It's already known that size doesn't matter always (for SAT problems).

But is there evidence (from real data from: benchmarks or real cases) on how many clauses an average SAT solver can handle nowadays?

Another issue that derives is that once they find a solution, most don't stress the fact about finding alternative solution. Is there a reason?

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    $\begingroup$ The reason is that for a decision problem, a "yes" or "no" answer is all that is needed. If, say, you wanted the number of truth assignments that satisfied the given expressions, that is a different question (worth studying, as well. $\endgroup$ – Rick Decker Apr 27 '17 at 17:07
  • $\begingroup$ Welcome to CS.SE! Normally on this site the expectation is that you ask one question per post. $\endgroup$ – D.W. Apr 27 '17 at 17:21

You're asking two questions. I'll answer your first question.

There's no simple answer. It depends on the structure of the problem. There are problems with millions of clauses that can be handled by a SAT solver. There are also problems with only tens of thousands of clauses (perhaps fewer) that can't be handled by SAT solvers.

The number of clauses isn't a great predictor of whether a SAT solver will be able to solve the problem in a reasonable amount of time.

Rick Decker has answered your other question.

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  • $\begingroup$ So, a problem with as little as 50,000 - 200,000 clauses (and a reasonable amount of literals) is destined to fail on a modern SAT solver? $\endgroup$ – Anna K. Apr 27 '17 at 19:34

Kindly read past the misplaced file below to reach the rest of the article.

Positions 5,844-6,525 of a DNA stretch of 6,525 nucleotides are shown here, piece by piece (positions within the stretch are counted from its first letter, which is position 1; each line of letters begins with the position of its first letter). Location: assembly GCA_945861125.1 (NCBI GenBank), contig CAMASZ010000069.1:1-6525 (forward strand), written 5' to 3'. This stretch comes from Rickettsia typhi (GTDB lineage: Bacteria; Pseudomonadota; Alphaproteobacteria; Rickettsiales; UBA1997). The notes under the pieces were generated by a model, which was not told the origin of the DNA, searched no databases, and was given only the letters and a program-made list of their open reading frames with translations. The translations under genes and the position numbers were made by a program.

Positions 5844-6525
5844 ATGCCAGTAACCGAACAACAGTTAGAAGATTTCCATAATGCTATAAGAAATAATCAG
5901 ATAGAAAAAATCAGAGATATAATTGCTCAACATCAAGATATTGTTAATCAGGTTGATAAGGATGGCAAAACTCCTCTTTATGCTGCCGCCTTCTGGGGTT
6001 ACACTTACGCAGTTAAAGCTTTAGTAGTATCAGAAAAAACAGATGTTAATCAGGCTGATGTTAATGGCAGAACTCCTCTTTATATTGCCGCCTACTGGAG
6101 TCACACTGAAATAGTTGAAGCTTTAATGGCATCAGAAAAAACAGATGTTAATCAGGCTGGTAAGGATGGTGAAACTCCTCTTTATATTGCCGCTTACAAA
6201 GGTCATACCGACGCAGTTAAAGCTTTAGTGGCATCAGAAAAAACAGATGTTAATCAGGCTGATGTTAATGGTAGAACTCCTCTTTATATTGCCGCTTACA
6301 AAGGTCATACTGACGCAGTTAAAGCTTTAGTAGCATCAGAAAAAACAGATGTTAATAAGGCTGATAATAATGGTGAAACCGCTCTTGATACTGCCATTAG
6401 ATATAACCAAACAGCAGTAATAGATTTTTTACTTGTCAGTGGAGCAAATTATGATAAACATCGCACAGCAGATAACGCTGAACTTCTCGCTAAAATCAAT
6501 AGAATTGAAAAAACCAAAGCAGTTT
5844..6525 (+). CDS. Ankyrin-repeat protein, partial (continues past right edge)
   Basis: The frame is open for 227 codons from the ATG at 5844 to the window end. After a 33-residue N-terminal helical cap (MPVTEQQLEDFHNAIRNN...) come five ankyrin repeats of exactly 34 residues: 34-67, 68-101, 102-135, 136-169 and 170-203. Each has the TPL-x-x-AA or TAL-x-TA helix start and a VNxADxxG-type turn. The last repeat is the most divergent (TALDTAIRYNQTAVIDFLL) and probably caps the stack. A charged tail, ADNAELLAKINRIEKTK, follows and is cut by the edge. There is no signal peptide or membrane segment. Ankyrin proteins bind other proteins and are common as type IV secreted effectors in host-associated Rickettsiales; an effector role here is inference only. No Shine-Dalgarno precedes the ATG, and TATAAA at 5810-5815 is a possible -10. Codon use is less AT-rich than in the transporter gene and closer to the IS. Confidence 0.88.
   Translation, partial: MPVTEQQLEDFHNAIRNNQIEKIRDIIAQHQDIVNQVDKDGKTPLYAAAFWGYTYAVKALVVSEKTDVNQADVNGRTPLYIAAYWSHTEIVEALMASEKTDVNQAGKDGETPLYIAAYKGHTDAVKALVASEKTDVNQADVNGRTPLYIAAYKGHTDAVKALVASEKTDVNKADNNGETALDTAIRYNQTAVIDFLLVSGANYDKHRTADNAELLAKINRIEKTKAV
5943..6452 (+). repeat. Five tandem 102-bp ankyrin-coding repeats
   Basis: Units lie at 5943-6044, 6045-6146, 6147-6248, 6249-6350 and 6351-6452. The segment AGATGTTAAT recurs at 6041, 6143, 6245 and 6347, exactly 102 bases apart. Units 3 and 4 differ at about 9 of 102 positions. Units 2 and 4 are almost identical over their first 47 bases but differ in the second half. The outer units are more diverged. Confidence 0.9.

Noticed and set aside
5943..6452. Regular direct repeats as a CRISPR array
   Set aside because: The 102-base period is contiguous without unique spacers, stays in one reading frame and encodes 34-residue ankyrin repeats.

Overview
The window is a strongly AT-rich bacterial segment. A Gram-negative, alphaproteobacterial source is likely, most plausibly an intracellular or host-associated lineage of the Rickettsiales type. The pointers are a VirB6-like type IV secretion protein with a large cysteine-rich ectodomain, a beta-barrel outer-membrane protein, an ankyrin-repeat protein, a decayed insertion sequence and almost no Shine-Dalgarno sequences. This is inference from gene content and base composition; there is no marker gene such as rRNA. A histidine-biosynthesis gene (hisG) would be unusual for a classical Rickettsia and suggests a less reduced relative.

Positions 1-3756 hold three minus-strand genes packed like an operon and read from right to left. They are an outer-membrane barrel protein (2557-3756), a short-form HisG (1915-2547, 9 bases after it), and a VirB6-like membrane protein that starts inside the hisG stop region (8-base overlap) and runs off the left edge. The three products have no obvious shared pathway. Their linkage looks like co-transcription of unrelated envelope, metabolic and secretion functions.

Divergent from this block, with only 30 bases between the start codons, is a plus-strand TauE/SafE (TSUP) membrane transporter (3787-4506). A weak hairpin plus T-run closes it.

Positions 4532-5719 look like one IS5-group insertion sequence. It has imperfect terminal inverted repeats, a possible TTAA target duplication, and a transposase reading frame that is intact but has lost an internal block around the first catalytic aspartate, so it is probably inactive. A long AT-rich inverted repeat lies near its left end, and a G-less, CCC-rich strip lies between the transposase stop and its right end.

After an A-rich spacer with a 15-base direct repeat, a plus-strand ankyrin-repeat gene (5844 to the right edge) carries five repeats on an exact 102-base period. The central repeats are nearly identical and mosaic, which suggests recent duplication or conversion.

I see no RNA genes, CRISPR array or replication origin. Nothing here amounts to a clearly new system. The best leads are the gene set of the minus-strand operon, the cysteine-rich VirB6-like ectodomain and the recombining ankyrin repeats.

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    $\begingroup$ @AnnaK., no. That's pretty much the opposite of what I wrote. On the contrary, you can't tell whether the SAT solver is destined to fail from just the number of clauses or literals. The most reliable way to find out is to try it. $\endgroup$ – D.W. Apr 27 '17 at 19:57
  • $\begingroup$ @AnnaK.: In typical real-world problems, some fairly simple heuristics will allow many clauses to be consolidated or eliminated. If a problem starts with 500,000 clauses but they're inter-related in ways that allow 498,000 of them to be eliminated easily, that problem may be much easier than a problem with 10,000 clauses whose relationships are not amenable to simplification. $\endgroup$ – supercat Apr 27 '17 at 20:12
  • $\begingroup$ @D.W. A classmate of mine was insisting that he tried a (relatively) small problem in a program called Z3 but he says program doesn't end. I tried telling him that something is his formulation (from a programming aspect) might be wrong but he insists that it's the problem itself. Even if that's the case, won't Z3 try to perform some kind of exhaustive analysis (since it doesn't timeout)? (TLDR: doesn't exhaustive analysis provide a solid "yes/no" even to hard problems that are small in size? $\endgroup$ – Anna K. Apr 27 '17 at 20:23
  • $\begingroup$ @AnnaK., this site isn't the right place for back-and-forth discussions or follow-up questions. Our format is a question-and-answer site: post a single question, and get a single answer. If you have a specific follow-up question, you can post it separately using the 'Ask Question' button (though I'm not sure the specific one you mention is fleshed out enough to be answerable). You can take a look at our tour and look at other questions on this site to get a better feeling for how this site works. $\endgroup$ – D.W. Apr 27 '17 at 21:22

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